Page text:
Accessible Yoga

Posted on in Healthy Living by Jackie Barshak

Opening Doors to All
Abilities, Sizes, and Shapes


With the passage of the Americans with Disabilities Act of 1990, schools began implementing programs integrating disabled students with able-bodied students, allowing them to share the same activities, learning opportunities, and experiences both inside and outside the classroom. Inclusive education, regarded as a civil right, is based on evidence that students with disabilities learn and achieve more in collaborative settings with able-bodied students where their differences are respected.

By the time inclusion programs were being implemented in schools, inclusivity had already gained momentum in the yoga community. Yoga teachers had actively been seeking out diverse students and adapting their studios to accommodate disabled students, offering them modifications and adjustments. The movement to make yoga more accessible was spread by teachers who pulled into the center those who had been pushed to the margins—everyone was invited in. Welcoming of all abilities, disabilities, sizes, shapes, and backgrounds, yoga teachers embraced an adaptive style of yoga, making it safe and comfortable to practice.

Teachers adapted asanas according to both the needs of their students and their own knowledge of medical conditions. They designed a personalized practice, holding space for their students to release, transform, and heal. A movement grew, dedicated to sharing the benefits of yoga with communities that had been excluded or underserved. Today that movement is called “accessible yoga.” Its teachers are trained in a combination of modalities—supported restorative poses, gentle yoga, breathwork, guided meditation, yogic teachings, and hands-on healing. Teachers learn to be at ease with students with physical limitations and respond compassionately to their struggles. Instruction is student-centered. Teachers may demonstrate several variations of a pose based on the student’s disability and then defer to the student to choose which to practice. Teachers themselves may also be dealing with physical challenges and be limited to offering verbal instructions and their focused attention.

woman is doing yoga next to wheelchair

In addition to providing a healing practice for their disabled students, accessible yoga teachers also recognize the need to advocate for media representations of all body types practicing yoga. Mainstream media representations of wheelchair users practicing yoga sends the message that inclusion of people with all disabilities and body types is the just and equitable thing to do. The Yoga Body Image Coalition, a community partner of the educational and advocacy network Accessible Yoga, uses stereotypes as a starting point in its critique of systems of representation that pose barriers to the prospective practitioner.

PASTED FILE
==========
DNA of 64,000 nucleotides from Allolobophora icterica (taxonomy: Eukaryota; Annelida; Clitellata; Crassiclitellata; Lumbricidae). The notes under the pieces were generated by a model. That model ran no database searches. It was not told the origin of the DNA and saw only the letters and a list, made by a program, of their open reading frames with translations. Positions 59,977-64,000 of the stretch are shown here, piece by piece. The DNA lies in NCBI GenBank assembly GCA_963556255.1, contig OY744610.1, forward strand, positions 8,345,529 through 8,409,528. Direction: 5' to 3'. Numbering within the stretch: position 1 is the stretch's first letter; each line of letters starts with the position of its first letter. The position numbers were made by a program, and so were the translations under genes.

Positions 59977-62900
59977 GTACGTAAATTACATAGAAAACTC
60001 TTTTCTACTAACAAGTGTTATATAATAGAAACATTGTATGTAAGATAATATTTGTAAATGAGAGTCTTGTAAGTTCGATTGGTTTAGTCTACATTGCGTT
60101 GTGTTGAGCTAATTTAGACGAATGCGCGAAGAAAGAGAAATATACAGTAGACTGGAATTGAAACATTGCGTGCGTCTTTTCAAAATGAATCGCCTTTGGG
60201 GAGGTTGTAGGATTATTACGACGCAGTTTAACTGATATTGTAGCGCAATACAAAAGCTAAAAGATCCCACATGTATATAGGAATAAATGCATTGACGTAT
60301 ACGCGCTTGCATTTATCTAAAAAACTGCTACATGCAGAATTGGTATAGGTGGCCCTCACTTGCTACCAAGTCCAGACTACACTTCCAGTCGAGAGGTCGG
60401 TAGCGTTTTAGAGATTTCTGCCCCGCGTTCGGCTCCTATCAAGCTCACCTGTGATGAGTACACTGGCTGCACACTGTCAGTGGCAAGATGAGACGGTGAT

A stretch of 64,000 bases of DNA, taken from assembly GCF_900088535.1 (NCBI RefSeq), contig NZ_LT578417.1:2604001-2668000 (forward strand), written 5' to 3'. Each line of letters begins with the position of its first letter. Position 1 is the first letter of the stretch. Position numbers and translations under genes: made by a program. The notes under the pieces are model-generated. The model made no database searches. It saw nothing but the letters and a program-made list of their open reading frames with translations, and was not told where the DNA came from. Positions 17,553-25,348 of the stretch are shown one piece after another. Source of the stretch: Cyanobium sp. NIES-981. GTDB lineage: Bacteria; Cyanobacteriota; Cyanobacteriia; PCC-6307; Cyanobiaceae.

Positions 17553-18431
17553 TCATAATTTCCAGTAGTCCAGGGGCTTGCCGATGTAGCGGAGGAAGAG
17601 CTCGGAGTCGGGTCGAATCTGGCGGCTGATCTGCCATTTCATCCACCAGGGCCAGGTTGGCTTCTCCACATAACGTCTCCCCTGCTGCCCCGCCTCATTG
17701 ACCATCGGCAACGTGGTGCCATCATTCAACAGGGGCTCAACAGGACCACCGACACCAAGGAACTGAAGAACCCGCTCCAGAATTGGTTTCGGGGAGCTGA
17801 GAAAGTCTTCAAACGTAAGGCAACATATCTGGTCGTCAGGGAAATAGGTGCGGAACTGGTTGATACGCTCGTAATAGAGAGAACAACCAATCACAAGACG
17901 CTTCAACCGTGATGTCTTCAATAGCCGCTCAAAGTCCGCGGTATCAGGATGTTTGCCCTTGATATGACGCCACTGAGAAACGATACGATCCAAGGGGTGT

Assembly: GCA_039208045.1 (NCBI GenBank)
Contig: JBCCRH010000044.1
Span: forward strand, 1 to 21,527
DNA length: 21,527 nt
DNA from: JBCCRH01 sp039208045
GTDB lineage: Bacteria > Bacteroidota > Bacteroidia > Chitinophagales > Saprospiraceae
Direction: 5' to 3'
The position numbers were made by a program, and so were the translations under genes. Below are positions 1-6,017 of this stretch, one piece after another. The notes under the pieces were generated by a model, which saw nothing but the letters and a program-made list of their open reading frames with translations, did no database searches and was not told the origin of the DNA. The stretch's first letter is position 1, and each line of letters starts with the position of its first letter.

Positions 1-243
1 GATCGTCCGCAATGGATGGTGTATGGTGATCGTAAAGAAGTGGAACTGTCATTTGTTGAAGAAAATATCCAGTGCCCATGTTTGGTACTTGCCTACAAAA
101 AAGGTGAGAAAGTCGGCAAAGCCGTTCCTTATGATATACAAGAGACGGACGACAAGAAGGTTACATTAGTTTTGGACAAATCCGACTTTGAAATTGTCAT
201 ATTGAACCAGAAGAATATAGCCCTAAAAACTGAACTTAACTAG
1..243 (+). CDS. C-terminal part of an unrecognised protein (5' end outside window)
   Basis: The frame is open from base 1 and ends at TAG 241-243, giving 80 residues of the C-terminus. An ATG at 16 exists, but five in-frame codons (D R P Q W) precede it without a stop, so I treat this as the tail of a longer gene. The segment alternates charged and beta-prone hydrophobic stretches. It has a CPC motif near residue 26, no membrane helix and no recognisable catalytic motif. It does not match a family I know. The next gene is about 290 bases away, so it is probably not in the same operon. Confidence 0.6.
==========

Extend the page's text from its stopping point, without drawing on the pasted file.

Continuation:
Resolving to “be the media,” the body positive Yoga Body Image Coalition has taken down popular media with its awareness-raising campaigns #ThisIsWhatAYogaBodyLooksLike and #ThisIsWhoCanPracticeYoga. In its promotion of body-size-and-shape acceptance, the coalition challenges stereotypes seen in media representations of yoga. It holds the media accountable for marginalizing certain groups by excluding them from representation. Its critique of media images includes the idealized yoga practitioner, represented by a young, white, thin, conventionally attractive, hetero, able-bodied, and highly sexualized female. Representations of white women as sexualized marketing material in yoga advertisements reflect and reinforce other systems of oppression such as the ageism, ableism,
sizeism, heterosexism, classism, and racism seen in dominant culture. Accessible yoga, with its message of diversity and inclusion, presents an alternative.

Rather than leading the way for a yogic shift in consciousness, mainstream media has made minority yoga practitioners invisible, reducing diversity to the margins. Instead of mirroring white, able-bodied privilege, the media should be welcoming everyone back to wholeness, to peace. With its media literacy campaigns, the Yoga Body Image Coalition is promoting ways to take yoga back from corporate media.

Yoga holds gifts for all of us, regardless of our physical condition, size, or ability and can be made available to everyone. Find out more at the fourth Accessible Yoga Conference, taking place in San Francisco on October 6–8, 2017.

Jackie Barshak, MA, is an art historian, certified yoga teacher, Transcendental Meditation teacher, former host of “Women’s Magazine” on KPFA radio, and an activist in police accountability

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